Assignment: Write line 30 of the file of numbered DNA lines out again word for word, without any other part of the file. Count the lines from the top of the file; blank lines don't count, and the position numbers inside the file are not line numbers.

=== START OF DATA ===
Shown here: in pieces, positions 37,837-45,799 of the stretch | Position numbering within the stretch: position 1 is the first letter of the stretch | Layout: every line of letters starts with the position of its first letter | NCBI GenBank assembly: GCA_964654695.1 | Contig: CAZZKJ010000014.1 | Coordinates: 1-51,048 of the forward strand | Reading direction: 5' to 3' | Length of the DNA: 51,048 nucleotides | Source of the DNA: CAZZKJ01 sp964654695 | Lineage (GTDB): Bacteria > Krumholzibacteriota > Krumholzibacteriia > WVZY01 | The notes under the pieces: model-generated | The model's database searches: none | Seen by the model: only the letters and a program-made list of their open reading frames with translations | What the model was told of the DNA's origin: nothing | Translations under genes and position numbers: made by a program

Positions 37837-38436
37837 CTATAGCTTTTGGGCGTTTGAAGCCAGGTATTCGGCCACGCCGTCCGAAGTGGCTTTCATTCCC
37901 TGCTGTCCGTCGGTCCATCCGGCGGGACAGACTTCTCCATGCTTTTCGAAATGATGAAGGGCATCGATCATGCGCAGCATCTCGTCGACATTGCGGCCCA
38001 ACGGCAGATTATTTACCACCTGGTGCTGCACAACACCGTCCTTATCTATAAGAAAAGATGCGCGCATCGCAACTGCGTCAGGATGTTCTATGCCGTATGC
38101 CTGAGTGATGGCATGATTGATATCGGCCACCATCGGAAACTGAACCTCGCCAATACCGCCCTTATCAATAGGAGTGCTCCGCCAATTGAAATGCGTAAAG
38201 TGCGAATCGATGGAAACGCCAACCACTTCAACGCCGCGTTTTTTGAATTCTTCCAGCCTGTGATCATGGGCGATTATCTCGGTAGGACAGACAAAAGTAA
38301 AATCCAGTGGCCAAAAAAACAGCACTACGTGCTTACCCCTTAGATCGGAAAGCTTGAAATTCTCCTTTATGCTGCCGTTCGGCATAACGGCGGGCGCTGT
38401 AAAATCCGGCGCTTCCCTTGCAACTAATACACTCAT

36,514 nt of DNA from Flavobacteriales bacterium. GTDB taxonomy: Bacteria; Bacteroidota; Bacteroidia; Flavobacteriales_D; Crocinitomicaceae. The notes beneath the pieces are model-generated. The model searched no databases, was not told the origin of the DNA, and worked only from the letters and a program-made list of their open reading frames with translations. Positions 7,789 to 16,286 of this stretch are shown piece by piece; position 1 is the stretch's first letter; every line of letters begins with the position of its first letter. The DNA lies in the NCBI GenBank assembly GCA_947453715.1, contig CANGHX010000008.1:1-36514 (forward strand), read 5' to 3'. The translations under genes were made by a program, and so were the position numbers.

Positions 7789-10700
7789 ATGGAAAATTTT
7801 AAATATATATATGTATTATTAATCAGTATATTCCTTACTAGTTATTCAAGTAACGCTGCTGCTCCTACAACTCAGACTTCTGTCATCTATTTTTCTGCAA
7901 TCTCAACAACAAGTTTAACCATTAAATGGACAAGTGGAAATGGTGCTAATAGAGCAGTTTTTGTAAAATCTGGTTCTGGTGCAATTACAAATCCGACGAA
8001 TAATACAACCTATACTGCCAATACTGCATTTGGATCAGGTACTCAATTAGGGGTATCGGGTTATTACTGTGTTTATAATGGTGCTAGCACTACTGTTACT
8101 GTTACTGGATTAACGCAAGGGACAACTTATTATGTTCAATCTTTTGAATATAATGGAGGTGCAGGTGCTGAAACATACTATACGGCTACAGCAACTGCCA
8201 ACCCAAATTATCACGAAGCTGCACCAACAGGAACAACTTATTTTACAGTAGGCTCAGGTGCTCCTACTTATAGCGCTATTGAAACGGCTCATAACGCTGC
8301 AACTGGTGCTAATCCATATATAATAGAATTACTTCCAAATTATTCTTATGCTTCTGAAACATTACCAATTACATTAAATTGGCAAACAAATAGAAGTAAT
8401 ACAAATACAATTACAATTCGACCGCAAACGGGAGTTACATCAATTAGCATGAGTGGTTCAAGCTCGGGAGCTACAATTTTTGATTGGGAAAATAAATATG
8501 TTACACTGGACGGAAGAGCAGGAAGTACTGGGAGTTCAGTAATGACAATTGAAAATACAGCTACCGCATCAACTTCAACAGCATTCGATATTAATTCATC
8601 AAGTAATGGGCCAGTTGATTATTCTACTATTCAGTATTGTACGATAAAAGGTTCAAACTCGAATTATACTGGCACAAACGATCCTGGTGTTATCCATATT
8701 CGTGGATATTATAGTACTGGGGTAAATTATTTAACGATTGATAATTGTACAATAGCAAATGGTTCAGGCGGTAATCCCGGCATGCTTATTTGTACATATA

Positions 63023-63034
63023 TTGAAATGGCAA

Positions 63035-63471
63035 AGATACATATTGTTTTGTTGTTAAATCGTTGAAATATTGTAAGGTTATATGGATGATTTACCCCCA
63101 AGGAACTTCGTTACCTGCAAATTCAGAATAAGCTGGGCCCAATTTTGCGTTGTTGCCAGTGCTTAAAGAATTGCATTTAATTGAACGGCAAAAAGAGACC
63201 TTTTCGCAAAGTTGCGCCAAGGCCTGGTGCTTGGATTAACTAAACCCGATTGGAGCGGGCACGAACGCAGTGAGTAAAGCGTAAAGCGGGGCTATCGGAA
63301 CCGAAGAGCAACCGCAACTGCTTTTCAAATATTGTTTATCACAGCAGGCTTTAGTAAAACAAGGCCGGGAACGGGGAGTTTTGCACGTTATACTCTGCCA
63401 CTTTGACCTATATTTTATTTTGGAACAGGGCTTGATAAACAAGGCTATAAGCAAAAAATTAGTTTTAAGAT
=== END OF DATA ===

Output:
63401 CTTTGACCTATATTTTATTTTGGAACAGGGCTTGATAAACAAGGCTATAAGCAAAAAATTAGTTTTAAGAT